As you might have guessed, I used Meltwater tools for this analysis, specifically Meltwater Buzz, our cloud based social media monitoring and engagement software. To get an unbiased and accurate reading, I built search campaigns based on two primary terms: “Super Bowl” and “Big Game” – and the software did the rest.

What Big Data Told Us About the Big Game!

Data Insights

  • People were talking more about the big game on Monday than they did Sunday. A quick look at daily social media conversation volume for search terms “Super Bowl” and “Big Game” tell us that the majority of conversations happen post game, after all was said and done.

  • People have more to say about the commercials and brands than the game. Looking at the social media word cloud, that is the words most often associated with the Super Bowl in social media posts, there are an amazing number of hits for commercials, brands, half time references, etc. Sure, the game itself is mentioned, but a significant amount of the content is related to advertising.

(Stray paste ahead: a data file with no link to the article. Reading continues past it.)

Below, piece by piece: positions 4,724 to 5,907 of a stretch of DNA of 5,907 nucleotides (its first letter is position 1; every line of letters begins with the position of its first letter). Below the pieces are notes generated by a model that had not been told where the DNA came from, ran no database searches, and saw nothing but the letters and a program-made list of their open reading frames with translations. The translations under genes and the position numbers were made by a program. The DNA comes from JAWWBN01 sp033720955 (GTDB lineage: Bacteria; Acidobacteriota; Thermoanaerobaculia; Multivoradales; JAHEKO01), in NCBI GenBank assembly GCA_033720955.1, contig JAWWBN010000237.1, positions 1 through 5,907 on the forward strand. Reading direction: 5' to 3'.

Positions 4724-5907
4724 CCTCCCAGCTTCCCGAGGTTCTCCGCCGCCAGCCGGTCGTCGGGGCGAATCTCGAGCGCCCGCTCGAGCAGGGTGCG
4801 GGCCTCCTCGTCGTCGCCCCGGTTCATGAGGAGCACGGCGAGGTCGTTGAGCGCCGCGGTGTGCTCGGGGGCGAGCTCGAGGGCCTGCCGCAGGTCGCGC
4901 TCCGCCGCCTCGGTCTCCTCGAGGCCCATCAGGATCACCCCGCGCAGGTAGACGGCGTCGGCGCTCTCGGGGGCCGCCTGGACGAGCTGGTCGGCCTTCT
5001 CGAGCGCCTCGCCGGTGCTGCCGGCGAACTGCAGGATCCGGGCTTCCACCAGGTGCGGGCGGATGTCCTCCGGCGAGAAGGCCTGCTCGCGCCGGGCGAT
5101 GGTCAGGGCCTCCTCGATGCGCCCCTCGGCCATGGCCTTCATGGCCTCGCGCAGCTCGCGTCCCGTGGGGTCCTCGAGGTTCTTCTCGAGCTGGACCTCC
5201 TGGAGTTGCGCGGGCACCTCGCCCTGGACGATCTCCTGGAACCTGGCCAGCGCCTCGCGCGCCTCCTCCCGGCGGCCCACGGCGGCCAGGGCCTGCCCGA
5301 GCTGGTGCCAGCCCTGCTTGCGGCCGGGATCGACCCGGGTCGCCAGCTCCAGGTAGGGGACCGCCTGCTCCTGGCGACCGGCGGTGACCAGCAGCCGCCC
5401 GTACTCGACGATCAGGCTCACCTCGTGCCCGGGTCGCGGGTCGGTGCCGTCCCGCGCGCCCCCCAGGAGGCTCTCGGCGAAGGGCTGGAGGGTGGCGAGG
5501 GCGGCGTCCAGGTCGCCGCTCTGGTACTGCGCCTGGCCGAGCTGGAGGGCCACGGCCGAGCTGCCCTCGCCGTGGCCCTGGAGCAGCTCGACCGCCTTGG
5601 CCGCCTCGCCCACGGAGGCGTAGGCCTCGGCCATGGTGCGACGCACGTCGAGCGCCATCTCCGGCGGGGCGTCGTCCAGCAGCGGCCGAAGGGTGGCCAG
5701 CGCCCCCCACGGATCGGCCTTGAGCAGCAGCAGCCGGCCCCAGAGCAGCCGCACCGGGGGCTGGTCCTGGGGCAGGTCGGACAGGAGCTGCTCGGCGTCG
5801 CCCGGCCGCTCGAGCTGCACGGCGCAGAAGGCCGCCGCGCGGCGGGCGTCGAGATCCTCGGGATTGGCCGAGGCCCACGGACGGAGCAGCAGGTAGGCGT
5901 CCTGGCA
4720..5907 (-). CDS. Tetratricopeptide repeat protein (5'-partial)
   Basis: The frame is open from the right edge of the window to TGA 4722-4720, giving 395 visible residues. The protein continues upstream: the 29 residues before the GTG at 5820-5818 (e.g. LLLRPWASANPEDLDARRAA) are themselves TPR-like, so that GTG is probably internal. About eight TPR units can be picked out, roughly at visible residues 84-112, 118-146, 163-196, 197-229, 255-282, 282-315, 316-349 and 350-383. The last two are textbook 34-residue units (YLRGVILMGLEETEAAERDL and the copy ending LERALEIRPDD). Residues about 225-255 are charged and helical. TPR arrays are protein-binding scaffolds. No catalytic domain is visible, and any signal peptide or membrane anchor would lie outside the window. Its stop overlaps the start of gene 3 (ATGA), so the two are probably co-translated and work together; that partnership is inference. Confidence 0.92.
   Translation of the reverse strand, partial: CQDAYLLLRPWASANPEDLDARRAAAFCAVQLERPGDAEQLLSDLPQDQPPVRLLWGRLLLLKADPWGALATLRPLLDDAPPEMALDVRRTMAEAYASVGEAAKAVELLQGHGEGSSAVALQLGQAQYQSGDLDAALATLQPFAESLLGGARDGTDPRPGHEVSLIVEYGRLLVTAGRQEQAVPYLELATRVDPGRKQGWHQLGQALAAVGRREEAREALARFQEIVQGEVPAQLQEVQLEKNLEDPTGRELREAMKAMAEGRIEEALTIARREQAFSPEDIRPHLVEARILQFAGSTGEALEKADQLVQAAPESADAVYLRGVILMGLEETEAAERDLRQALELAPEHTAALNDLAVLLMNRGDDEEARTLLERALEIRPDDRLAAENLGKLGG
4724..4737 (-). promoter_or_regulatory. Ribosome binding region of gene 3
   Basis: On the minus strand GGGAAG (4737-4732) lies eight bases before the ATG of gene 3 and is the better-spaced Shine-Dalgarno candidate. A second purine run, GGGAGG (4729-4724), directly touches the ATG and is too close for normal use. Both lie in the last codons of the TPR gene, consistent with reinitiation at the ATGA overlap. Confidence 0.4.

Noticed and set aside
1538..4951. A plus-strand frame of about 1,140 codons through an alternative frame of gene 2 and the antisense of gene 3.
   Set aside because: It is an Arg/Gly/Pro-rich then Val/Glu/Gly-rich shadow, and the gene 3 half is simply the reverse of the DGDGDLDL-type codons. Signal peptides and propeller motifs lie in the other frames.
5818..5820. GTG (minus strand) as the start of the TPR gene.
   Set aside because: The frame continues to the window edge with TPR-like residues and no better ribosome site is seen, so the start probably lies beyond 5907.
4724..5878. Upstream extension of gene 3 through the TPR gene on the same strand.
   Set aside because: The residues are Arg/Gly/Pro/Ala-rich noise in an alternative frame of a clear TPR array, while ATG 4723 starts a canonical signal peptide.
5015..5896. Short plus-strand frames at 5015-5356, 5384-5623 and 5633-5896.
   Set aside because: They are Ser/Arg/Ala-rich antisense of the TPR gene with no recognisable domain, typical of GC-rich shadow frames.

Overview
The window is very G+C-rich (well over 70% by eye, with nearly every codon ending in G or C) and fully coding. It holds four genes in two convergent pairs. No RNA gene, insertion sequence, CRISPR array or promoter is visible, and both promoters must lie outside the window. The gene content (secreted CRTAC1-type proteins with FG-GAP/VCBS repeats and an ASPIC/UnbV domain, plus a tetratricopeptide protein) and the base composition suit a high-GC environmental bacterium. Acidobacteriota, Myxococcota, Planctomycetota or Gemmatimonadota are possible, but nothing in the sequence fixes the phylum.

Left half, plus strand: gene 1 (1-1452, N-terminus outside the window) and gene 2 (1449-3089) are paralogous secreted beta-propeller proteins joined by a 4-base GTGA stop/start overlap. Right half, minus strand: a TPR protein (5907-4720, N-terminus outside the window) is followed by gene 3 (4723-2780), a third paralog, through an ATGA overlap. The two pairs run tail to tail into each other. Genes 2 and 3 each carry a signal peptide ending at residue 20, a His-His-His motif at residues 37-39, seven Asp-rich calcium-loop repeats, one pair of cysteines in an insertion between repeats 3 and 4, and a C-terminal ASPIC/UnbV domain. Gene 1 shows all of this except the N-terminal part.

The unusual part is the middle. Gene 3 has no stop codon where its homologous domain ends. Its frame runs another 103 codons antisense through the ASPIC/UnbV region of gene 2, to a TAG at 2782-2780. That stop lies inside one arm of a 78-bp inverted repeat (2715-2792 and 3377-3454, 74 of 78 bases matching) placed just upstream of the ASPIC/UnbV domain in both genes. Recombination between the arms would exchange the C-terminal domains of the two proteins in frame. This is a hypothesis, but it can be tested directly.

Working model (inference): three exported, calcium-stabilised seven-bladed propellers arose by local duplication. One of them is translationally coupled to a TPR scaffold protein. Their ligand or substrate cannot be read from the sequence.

• On social media, people are expressing more positive (35%) sentiment than negative (25%).  Regardless of why they watch, most are happier than not with the overall experience.

  • Conversations are not limited to the US. As a matter of fact, people talk about the Super Bowl all over the world. Who’d have guessed that 1% of overall online chatter would come from Malaysia?

What have we learned about the Big Game?

While we learned quite a bit about the Big Game, the most interesting data, the data that tells me my instincts were right, comes from the word cloud. If you take a close look it’s clear that the chatter related to the advertising and the halftime show outweighs the chatter about the game itself.

Shocking? No, not to me. Big brands have been inserting themselves into entertainment and sports for years – but what is shocking is that people seem to enjoy their presence. People love Super Bowl ads but fast forward over them with their DVR’s on any other day.